I'd like to provide tips for others in bullet form:
Few of the questions were one-liners, maybe three out of the 65. Nearly all were wordy scenario-bases questions with wordy answers to read through. If you get one-liners, you're lucky. :)
When you take practice tests, prefer wordy ones that will take your timer down to the wire. I had 10-15 minutes left on my exam.
AWS Services with major emphasis: Elastic Beanstalk, CodeBuild, CodeDeploy, DynamoDB, s3, ElastiCache, ECS, RDS, AWS API, SNS, SQS. Know these inside and out and, better yet, how to combine them. Again, think scenarios. For example, CodeDeploy to update ECS; or how to get human approvals with CodePipeline. You'll also want to know the components of SQS messages.
They're really looking for developer-like thinking, so you won't get too many simple questions like "What is the maximum message size for SQS?" LoL More like, performance, migrating from on-prem to a AWS equivalents and how you might re-factor your app, and things not working questions... and then you have think about it as you mull the answers.
Don't fret though. Use process of elimination. That can help, but read carefully the answers, then re-read them before eliminating them. They can be sneaky.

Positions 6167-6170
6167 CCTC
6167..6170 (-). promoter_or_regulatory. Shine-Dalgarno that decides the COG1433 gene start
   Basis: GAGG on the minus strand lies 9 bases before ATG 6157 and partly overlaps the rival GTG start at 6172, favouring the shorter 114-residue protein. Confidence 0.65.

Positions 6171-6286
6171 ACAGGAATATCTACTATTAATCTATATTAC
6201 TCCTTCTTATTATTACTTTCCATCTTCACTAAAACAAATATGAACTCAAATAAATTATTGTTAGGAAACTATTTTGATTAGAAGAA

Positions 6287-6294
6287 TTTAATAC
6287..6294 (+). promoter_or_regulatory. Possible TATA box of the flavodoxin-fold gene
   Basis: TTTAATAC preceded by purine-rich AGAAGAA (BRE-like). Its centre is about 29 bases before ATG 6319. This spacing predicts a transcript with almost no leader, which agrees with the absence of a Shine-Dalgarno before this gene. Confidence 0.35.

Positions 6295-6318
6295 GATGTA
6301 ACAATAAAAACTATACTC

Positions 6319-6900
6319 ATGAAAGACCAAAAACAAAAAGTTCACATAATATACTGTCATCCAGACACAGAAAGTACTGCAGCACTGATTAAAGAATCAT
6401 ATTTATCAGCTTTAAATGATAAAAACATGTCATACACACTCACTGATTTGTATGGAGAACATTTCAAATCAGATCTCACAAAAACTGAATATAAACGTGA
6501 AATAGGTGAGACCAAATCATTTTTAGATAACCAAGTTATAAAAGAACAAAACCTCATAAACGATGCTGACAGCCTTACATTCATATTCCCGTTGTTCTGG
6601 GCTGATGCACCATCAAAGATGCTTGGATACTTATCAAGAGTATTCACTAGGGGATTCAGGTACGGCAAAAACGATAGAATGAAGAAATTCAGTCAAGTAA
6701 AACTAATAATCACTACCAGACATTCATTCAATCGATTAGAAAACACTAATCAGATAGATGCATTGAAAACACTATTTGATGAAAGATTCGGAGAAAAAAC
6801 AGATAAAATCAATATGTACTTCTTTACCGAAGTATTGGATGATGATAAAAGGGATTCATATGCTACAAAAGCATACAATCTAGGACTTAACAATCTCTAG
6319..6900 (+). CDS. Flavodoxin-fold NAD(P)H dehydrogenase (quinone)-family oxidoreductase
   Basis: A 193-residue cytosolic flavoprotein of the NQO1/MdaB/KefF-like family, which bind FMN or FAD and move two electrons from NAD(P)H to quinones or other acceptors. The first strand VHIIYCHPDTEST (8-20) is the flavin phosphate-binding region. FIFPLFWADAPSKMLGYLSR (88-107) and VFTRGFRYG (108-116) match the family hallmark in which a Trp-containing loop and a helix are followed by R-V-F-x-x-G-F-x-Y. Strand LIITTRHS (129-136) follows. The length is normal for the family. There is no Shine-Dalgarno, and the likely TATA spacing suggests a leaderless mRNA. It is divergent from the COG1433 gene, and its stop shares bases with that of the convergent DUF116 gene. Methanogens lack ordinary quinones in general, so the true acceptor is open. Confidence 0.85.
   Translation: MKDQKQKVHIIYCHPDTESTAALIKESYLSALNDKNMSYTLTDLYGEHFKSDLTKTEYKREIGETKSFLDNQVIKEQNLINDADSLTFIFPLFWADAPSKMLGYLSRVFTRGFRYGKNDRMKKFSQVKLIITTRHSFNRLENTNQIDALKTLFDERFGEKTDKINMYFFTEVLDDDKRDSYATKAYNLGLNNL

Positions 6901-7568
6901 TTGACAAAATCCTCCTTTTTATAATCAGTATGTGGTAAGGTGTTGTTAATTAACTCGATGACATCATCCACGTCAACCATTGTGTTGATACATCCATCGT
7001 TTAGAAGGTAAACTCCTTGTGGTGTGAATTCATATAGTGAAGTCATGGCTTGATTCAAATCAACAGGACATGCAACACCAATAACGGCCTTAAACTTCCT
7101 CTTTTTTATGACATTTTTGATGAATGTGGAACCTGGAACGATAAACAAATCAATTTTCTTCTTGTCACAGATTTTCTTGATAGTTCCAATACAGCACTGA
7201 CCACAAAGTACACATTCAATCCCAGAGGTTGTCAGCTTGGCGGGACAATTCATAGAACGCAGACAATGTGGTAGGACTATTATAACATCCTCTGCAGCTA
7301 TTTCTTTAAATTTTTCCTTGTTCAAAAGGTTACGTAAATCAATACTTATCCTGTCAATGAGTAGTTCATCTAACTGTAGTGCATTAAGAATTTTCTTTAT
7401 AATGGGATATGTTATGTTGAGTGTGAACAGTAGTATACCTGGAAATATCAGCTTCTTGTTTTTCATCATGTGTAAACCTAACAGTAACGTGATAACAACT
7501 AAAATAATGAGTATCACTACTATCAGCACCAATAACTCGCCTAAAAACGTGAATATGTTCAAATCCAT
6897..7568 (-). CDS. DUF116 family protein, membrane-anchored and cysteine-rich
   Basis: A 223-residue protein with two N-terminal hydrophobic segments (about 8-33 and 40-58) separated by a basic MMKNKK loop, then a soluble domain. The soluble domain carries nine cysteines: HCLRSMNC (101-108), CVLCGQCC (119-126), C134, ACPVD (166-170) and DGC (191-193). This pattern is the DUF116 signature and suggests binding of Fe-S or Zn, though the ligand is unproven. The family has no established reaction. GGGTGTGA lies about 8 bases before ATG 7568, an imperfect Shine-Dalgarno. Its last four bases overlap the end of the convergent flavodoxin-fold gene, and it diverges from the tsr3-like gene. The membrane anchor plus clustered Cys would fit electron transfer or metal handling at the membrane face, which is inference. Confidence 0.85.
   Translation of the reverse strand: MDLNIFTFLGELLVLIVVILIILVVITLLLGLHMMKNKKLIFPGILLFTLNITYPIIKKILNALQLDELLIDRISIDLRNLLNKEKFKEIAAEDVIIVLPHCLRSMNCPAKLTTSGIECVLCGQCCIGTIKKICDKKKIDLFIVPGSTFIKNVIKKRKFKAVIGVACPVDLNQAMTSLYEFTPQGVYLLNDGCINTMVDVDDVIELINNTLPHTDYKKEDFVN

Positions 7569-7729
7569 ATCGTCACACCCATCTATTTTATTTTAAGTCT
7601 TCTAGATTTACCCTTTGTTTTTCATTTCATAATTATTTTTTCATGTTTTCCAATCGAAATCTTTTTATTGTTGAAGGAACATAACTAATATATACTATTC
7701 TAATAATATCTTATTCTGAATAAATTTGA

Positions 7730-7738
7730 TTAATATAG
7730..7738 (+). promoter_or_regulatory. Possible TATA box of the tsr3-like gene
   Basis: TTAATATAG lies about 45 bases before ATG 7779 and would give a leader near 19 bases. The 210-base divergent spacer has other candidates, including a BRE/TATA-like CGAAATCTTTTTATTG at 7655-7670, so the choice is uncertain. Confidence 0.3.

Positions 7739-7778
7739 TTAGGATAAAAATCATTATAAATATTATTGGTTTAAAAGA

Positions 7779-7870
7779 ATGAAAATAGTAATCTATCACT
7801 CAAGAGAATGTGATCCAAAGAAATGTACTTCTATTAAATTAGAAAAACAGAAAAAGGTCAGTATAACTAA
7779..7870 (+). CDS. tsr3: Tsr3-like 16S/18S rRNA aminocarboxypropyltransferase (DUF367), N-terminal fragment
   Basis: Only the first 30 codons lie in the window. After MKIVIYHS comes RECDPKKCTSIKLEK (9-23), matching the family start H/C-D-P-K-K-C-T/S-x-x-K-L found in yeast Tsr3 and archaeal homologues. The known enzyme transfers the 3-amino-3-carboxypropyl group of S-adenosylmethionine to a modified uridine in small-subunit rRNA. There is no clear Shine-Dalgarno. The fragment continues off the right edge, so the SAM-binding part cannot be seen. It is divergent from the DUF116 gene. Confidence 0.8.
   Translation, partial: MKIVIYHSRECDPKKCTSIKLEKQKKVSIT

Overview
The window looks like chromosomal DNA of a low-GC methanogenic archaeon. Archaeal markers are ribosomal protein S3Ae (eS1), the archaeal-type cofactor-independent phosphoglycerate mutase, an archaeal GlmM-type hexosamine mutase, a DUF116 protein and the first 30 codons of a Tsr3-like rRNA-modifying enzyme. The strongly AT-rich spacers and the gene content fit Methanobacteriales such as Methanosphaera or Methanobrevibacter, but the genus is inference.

Also, sometimes two answers are equally correct but you can only choose one. What to do! Well if you get those -- as I did where the solution could be either RDS or DynamoDB -- prefer the serverless option first! Next, the more secure option. Next, the cheapest or easiset option (i.e. fewest services).
Learn how to read a SAML XML document. A question came up on that and what it (the document) entitled the requesting app. SAML docs aren't huge and if you dissect one or two to learn the fields, you'll be fine. I didn't do that and I had to do it on the fly. (._.)
You can do this, just think scenarios (not one-line questions). I hope this help a little bit and good luck to the reader.